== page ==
Yeah. Well, a one-man-team with a lot of good people behind me. Like Snyder Construction, to be quite honest. Snyder Construction has helped me a great deal with their knowledge and their willingness to take time with me. We’ve helped one another out.
So I know church is very important to you. Can you speak a bit about your church?
Yeah, my faith is very important.
I go to Copper Pointe Church. And what drew me to Copper Pointe was their outreach to young people and their focus on young people in middle school and high schoolers in particular.
The other thing that drew me to Copper Pointe was its outreach into the community. It’s a very diverse community which appeals to me. New Mexico is a diverse state with diverse cultures, which I truly love. You learn from everybody. With a group like that, it’s fun to be around.
What programs have you and Copper Pointe worked on?
We have City Serve, where once or twice a year we get 700 to 1,000 people from the church. We go throughout the community and prearranged areas, whether in schools to clean up or fire departments, whatever, and we’ll work throughout the city.
Now, we do things throughout the year, going down to the park to feed the homeless and things like that, in joint efforts with other people.
We’ve got a very big program for both Thanksgiving and Christmas. We’re very proud of our church, and for a church that’s good-sized, but by far not the largest church in Albuquerque, we generally give away between 1,500 to 2,300 complete turkey dinners. And when I say complete, if you picture a box of copy paper (and) within it people will have potatoes to make mashed potatoes. They will have green beans. They’ll have a pun’kin pie and rolls. Then we’ll give them between a 16- and 18-pound turkey. …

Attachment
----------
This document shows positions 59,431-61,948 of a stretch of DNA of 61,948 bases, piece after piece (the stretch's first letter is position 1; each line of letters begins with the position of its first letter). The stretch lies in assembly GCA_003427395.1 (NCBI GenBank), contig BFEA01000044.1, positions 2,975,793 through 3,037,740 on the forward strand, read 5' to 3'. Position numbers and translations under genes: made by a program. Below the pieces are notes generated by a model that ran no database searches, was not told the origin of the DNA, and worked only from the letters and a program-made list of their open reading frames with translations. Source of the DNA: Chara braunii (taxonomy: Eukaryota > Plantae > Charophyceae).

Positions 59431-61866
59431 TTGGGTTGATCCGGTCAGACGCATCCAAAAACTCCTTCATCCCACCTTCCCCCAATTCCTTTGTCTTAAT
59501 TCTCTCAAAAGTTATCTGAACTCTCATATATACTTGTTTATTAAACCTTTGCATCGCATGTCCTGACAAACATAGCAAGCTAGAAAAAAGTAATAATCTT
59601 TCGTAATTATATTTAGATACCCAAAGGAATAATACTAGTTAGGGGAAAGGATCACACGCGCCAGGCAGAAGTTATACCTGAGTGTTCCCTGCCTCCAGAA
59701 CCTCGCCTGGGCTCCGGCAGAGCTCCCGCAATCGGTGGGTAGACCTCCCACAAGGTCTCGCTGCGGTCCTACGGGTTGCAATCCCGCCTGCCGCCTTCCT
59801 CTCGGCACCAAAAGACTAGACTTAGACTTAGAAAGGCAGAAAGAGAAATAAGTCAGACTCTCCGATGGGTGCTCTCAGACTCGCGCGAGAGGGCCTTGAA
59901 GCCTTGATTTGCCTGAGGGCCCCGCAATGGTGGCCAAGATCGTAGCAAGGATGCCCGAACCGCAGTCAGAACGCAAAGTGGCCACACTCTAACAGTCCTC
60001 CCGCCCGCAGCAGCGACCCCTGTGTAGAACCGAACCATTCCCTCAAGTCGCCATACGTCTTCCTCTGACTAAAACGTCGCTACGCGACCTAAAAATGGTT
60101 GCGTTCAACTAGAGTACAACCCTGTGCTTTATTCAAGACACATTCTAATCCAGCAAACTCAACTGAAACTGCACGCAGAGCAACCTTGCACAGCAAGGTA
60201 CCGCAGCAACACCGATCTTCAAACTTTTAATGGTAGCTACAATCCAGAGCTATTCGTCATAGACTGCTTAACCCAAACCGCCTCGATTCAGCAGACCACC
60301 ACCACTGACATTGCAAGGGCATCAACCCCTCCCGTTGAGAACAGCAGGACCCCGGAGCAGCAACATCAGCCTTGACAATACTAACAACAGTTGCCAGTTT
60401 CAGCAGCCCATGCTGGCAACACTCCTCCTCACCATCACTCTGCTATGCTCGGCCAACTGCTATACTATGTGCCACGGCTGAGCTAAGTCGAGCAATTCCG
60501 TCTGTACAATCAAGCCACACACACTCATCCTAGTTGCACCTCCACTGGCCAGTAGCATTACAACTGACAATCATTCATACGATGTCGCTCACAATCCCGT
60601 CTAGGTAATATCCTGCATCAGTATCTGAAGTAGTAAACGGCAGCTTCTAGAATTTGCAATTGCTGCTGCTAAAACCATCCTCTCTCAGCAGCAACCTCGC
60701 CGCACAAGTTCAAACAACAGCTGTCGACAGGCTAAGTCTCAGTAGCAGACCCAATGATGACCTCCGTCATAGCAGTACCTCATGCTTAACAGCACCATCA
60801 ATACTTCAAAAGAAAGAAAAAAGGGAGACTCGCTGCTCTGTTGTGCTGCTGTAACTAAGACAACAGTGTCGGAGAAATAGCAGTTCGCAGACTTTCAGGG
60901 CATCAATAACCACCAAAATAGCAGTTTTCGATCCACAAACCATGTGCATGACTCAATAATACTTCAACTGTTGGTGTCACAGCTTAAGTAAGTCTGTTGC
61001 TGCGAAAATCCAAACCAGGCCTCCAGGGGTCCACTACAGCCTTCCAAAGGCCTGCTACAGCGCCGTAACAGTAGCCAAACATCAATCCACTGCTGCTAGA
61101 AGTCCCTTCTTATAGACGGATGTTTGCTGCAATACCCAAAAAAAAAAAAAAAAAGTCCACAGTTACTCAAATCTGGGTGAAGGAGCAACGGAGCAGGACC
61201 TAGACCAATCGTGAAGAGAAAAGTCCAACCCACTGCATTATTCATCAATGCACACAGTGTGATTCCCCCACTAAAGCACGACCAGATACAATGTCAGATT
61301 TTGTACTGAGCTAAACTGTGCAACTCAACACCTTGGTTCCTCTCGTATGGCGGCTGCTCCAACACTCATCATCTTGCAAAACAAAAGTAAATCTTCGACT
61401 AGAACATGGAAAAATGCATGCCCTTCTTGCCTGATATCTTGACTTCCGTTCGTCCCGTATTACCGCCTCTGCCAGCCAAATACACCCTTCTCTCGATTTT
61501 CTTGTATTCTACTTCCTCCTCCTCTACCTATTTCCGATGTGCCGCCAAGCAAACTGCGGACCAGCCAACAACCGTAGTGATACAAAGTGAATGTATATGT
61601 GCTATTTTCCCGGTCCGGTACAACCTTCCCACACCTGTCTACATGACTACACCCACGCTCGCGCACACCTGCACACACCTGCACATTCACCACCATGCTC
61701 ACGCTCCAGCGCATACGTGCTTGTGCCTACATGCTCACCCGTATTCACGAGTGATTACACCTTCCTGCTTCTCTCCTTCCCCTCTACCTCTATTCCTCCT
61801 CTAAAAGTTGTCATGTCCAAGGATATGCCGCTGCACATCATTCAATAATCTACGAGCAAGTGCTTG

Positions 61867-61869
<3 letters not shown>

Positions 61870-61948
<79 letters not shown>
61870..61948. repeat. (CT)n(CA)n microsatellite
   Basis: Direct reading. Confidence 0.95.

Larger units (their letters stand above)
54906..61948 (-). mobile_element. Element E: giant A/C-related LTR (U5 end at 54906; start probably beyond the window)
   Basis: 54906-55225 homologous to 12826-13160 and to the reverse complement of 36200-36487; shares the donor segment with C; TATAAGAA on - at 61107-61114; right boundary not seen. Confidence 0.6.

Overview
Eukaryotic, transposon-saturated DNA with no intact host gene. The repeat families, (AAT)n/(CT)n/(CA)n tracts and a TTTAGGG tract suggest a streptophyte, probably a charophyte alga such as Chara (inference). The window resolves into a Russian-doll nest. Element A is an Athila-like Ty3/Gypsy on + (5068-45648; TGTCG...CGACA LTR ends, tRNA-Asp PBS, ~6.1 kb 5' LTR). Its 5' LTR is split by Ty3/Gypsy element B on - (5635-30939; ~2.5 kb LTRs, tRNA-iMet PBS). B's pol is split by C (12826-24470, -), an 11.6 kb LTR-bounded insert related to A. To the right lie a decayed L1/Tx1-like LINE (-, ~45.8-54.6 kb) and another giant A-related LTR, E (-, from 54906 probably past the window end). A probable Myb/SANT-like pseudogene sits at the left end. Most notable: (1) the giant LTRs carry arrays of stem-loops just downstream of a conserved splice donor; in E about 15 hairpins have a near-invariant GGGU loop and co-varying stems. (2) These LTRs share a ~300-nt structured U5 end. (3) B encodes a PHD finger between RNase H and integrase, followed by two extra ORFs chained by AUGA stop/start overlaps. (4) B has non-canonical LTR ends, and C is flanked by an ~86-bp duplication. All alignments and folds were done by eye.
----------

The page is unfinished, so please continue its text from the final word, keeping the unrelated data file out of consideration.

Then we’ve got the Christmas tree giveaway. … I’ve seen families, which is literally so cool, one family where they picked up three bicycles for their children.
What do you do for fun?
I hike. I love to go up Bear Canyon Arroyo, look at the cholla cactuses, the prickly pear cactuses.
Simple things in life do a lot for me, whether it’s watching bunnies, watching the hawks fly, watching lizards go. I will look at the beauty of the mountains.
I love to garden.
I’m a voracious reader of (fiction).
But I’ve worked out a lot. Up until four years (ago), I was in the gym four or five times a week.
And I love to travel.
What do you see as your future in development?
Well, even though I love to develop, which is fun, along with my church, I’m driven toward other ministry opportunities.
There is an orphanage in Juárez (Mexico) called Rivers of Mercy, which has 43 children. (It) just bought land to be able to do teenage children and separate the smaller children from the larger children.
Then there have been numerous water wells that we have drilled in Africa. … Then building medical buildings also in Africa.
Occasionally (we will) sponsor villages, if the elders will let us sponsor and we teach them how to rotate crops and teach the ladies (skills) for (making a) year-round income.
These are the things that drive me. The development is fun, but this is really what drives me.